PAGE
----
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June 23, 2014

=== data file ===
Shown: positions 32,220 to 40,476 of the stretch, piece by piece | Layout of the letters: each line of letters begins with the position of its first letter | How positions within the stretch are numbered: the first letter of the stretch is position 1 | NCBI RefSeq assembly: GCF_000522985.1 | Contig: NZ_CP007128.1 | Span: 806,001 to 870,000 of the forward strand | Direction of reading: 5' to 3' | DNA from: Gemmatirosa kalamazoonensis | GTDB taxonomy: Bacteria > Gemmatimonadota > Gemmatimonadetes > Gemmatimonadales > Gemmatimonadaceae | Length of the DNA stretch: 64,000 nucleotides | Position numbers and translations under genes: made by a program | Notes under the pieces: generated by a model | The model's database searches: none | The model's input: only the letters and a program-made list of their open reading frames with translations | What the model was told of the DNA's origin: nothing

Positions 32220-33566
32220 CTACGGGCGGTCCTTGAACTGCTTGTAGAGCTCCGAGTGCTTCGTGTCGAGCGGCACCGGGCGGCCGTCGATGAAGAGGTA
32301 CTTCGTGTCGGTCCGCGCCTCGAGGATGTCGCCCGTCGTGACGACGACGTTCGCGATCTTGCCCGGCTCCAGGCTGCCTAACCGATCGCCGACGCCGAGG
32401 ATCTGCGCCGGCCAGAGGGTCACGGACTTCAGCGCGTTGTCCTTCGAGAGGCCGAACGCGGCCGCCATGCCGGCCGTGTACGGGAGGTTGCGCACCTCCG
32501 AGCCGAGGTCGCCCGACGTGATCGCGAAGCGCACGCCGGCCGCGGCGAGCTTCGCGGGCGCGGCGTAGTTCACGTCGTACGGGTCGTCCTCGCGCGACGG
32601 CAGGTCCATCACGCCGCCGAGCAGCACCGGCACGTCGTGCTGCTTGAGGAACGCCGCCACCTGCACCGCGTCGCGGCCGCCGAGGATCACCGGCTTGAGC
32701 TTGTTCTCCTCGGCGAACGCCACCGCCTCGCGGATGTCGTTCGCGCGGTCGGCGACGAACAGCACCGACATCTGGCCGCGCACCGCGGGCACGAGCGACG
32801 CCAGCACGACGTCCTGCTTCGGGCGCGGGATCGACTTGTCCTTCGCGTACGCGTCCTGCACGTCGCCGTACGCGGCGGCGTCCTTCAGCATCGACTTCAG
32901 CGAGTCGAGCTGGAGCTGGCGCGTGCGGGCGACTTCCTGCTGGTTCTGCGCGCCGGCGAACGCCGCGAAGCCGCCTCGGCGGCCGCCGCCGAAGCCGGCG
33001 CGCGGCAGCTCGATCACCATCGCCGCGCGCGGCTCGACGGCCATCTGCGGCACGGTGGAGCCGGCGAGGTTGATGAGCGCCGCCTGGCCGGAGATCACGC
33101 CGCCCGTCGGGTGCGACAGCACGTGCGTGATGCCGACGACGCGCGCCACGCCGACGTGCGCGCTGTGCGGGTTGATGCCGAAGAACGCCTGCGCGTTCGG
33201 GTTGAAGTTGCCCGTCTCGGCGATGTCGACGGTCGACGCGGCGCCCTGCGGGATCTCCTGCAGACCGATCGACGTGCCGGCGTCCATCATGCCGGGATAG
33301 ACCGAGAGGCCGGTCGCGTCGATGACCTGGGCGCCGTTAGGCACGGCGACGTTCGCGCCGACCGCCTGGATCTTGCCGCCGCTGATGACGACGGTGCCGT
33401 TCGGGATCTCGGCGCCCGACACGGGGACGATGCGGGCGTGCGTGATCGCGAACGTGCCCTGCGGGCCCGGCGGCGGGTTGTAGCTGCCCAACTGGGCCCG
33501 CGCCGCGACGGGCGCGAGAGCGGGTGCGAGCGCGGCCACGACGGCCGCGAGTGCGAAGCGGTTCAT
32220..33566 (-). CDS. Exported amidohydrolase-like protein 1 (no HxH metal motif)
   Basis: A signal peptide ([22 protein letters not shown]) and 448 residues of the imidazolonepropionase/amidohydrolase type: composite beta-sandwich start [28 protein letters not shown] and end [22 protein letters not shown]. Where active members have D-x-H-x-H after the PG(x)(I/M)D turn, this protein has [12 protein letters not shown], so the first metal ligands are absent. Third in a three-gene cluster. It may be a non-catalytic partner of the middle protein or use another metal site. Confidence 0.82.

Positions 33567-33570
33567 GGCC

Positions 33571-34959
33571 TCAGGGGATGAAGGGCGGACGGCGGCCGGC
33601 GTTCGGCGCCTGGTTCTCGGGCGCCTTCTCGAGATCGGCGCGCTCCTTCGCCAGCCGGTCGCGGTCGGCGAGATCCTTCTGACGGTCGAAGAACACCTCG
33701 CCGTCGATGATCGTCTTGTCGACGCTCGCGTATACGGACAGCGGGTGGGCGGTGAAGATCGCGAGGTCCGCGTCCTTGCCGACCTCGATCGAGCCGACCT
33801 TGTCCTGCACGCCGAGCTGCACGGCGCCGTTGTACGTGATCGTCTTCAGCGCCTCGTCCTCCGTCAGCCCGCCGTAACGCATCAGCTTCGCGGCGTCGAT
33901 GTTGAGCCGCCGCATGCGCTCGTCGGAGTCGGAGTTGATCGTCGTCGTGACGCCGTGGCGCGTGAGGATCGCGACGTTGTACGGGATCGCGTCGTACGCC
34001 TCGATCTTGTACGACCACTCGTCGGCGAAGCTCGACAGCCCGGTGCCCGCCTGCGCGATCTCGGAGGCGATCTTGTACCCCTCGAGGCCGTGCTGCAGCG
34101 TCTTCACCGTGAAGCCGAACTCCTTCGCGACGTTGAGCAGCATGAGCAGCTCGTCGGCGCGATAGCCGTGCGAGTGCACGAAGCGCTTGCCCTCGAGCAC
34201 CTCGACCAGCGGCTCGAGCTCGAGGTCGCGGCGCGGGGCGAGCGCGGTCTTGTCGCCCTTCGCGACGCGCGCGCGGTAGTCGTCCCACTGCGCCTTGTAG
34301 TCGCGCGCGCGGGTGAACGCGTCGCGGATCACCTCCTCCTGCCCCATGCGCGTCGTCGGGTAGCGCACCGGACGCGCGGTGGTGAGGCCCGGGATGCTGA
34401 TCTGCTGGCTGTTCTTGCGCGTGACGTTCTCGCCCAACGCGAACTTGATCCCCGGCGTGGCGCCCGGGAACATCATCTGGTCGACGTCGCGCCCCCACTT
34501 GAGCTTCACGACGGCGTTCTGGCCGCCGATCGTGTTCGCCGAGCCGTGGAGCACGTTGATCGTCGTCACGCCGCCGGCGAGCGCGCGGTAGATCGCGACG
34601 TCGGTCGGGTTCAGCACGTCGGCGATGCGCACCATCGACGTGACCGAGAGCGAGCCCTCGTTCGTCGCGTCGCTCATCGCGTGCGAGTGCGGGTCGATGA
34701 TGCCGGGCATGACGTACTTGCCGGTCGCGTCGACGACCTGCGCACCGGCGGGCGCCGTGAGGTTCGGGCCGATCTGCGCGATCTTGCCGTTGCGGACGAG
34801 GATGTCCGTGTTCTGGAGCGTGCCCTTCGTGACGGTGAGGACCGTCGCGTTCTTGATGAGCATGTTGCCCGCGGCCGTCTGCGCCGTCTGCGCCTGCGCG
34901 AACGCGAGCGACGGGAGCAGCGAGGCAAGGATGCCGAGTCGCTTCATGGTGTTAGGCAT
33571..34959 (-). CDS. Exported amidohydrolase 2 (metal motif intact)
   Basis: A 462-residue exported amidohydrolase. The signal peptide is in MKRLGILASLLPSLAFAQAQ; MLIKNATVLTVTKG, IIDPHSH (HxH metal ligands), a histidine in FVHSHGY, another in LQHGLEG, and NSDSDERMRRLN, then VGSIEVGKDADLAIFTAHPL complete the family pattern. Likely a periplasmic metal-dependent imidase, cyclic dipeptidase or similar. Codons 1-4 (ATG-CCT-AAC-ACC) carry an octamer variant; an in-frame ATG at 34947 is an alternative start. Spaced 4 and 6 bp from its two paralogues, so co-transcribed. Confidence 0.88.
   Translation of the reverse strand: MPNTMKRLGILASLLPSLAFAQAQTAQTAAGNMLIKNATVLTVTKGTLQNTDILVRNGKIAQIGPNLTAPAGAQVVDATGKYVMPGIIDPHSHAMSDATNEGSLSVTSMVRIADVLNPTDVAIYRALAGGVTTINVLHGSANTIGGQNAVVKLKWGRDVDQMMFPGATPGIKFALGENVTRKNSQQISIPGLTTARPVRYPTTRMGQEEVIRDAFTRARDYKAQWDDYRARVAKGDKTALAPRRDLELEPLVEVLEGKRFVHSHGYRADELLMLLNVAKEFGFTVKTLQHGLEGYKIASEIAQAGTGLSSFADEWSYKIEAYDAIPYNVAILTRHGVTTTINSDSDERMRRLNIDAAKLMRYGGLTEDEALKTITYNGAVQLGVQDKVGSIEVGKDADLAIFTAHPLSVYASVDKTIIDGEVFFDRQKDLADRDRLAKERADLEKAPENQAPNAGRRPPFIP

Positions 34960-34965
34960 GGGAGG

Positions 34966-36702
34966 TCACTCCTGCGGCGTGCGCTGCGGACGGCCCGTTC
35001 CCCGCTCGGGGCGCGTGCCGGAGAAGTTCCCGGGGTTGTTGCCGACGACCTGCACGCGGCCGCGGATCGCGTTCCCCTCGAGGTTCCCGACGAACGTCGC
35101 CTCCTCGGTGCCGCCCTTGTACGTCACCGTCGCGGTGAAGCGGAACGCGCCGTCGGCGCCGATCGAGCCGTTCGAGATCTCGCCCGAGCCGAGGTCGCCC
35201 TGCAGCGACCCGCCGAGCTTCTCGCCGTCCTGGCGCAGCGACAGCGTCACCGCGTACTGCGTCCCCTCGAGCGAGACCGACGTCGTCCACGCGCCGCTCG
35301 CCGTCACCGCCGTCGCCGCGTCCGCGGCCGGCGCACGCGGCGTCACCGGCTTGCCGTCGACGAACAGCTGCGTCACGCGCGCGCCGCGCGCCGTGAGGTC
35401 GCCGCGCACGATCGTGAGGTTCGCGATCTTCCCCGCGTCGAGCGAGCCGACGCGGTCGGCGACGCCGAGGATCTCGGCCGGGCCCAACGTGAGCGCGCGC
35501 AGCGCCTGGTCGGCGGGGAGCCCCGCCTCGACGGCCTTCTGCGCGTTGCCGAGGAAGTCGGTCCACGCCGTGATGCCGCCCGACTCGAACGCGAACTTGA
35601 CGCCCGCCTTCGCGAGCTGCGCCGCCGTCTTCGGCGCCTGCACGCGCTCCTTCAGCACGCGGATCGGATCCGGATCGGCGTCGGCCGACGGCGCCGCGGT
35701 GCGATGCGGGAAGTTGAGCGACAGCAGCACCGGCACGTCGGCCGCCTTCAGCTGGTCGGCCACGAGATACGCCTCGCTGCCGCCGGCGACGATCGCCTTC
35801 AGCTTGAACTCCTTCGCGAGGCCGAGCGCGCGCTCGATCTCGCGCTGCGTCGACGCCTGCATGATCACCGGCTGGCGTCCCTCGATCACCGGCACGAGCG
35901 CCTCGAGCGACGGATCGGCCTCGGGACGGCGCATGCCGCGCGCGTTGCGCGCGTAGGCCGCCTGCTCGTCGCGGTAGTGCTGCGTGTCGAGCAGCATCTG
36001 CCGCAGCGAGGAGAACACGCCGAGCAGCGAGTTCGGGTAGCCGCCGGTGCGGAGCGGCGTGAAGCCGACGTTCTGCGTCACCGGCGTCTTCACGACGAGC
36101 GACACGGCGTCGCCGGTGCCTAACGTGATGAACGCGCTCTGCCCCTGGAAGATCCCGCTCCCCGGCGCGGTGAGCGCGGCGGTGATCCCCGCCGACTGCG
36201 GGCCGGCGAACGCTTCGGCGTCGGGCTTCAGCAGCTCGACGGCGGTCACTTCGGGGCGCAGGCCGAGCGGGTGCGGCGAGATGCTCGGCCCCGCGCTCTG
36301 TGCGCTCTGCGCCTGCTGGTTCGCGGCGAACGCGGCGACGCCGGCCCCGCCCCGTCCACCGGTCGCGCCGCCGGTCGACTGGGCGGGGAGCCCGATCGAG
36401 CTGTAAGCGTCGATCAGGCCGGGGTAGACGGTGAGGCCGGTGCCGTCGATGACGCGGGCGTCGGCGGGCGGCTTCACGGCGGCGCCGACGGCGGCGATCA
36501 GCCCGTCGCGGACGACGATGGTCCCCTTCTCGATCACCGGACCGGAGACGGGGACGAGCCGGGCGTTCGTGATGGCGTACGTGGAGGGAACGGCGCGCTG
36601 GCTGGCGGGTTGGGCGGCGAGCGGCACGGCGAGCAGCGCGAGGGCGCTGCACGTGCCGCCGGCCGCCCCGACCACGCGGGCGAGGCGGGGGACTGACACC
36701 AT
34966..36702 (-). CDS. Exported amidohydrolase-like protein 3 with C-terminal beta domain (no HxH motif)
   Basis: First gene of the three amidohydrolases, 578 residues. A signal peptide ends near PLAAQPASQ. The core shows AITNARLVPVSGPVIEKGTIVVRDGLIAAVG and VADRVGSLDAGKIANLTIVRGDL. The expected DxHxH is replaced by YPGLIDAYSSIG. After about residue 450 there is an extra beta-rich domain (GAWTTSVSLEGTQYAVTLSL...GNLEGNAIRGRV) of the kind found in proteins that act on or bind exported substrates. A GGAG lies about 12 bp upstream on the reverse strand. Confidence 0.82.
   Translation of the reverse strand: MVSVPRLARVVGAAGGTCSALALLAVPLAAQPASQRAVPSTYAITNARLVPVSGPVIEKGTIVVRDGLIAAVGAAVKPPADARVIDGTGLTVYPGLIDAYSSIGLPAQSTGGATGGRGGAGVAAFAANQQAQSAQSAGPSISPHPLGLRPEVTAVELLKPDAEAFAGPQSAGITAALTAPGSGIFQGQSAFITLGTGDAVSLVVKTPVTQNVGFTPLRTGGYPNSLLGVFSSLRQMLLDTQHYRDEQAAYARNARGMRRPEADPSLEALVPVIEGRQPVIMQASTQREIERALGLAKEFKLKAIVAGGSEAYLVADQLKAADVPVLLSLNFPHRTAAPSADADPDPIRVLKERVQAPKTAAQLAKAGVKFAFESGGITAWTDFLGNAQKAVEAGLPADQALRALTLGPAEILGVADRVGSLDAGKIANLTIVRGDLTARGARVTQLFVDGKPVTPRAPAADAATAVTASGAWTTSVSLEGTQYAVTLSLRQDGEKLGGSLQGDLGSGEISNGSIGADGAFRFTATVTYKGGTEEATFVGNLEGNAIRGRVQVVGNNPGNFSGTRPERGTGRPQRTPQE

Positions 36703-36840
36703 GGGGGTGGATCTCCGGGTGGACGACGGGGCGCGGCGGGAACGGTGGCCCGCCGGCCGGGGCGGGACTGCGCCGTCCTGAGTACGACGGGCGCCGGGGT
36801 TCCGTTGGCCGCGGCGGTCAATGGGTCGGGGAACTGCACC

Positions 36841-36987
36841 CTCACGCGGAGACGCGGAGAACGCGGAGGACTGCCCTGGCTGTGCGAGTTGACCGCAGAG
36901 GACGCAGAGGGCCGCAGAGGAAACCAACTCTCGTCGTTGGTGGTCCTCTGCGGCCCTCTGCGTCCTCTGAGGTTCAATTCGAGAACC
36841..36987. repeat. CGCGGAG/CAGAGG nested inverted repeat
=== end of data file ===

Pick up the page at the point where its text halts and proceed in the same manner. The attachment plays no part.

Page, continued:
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INTERNATIONAL MARITIME IMPORTING | EXPORTING | PORTS | CARRIERS | BREAKBULK | GLOBAL LOGISTICS www.joc.com THE JOURNAL OF COMMERCE 45 THE P3 SHUFFLE, IN REVERSE THE P3 SHUFFLE, IN REVERSE E U ROPE AN OCE AN C ARRI E RS , ports and shippers were scrambling last week to determine their next course of action after the sudden collapse of the proposed P3 Network among the world's three largest container lines. No doubt, China's unexpected rejection of the landmark partnership that would have grouped Maersk Line, CMA CGM and Mediterranean Shipping Co. will roil the container shipping waters for some time. But for now, those invested materially in the mega-alliance are putting as positive a spin on developments as can be expected. Maersk, which some analysts said would reap as much as $1 billion in benefi ts through synergies and reduced costs, said the demise of the P3 would have "no material impact" on the group's expected result for 2014. Although the collapse of the P3 won't immediately affect Maersk, which expects its 2014 result to exceed 2013's $1.5 billion profi t, it's sure to impact the carrier's ability to keep cutting costs, the main benefi t of the alliance with MSC and CMA CGM and the key to its surging profi t at a time when most of its rivals are losing money. The vessels deployed by the P3 carriers were expected to cut bunker consumption by 8 percent, according to Jens Eskelund, managing director of Maersk China. CMA CGM was equally tranquil, say- ing it's confident it "will maintain its operating performance and continue to outperform the industry." But the French carrier also was counting on P3-driven cost cuts to offset softening freight rates and slowing traffi c growth to boost oper- ating profits, which declined 7.4 percent in the first quarter to $186 million from $201 million a year earlier. Europe's ports will take an even big- ger hit from the collapse of the P3. Ant- werp was the major benefi ciary when the 'I DIDN'T SEE IT COMING' REACTION IN THE U.S., like that in Europe and elsewhere, to China's torpedoing of the P3 Net- work ranged from surprise to shock. But considering the lack of visibility into China's political process, maybe nothing should come as a surprise when it comes to China, even when a ruling goes against the overwhelming conventional wisdom as this one did. Bruce Carlton, president of the National Industrial Transportation League, was one of those taken aback by the Ministry of Commerce's decision. "I didn't see it coming, and I certainly didn't predict it," Carlton said. "I'm sure the carriers were surprised. They'd been proceeding as if it were no problem." Like many monitoring the P3 regulatory process, Carlton thought all along that Chinese approval represented the biggest hurdle for the partnership of Maersk Line, Mediterranean Ship- ping Co. and CMA CGM. He said the U.S. Federal Maritime Commission apparently had no legal grounds to challenge the P3 in court, and that the European Union's regulatory system emphasizes self-assessment: It assumes that companies know the rules, and that the European Commission will crack down if they're violated. "China is not as transparent," Carlton said. "In fact, it's quite opaque. We don't know what criteria they used, so at this point we're all guessing. At the end of the day, all that matters is that they said 'no.' " Other shipper representatives are still considering the impact. "It's too early to say whether it's good, bad or indifferent. We'll have to let the dust settle to see how it affects everything," said Beverly Altimore, executive director of the U.S. Shippers Association, whose members include manufacturers of chemicals and other products. The USSA was vocal in raising concerns about the P3 with, among others, the FMC. Now that the P3 has been rejected, container lines will have to redouble efforts to cut costs that already have been slashed through reorganizations, staff cutbacks, and reduced service, Carl- ton said. "I don't know how many tricks they still have up their sleeve," he said. Curtiz Foltz, CEO of the Georgia Ports Authority, said the decision was a setback to ocean car- rier efforts to improve returns on investment, but he predicted carriers would continue to pursue alliances or other consolidation "in some way, shape or form." — Joseph Bonney European carriers and ports review strategies in wake of China's rejection of P3 Network By Bruce Barnard

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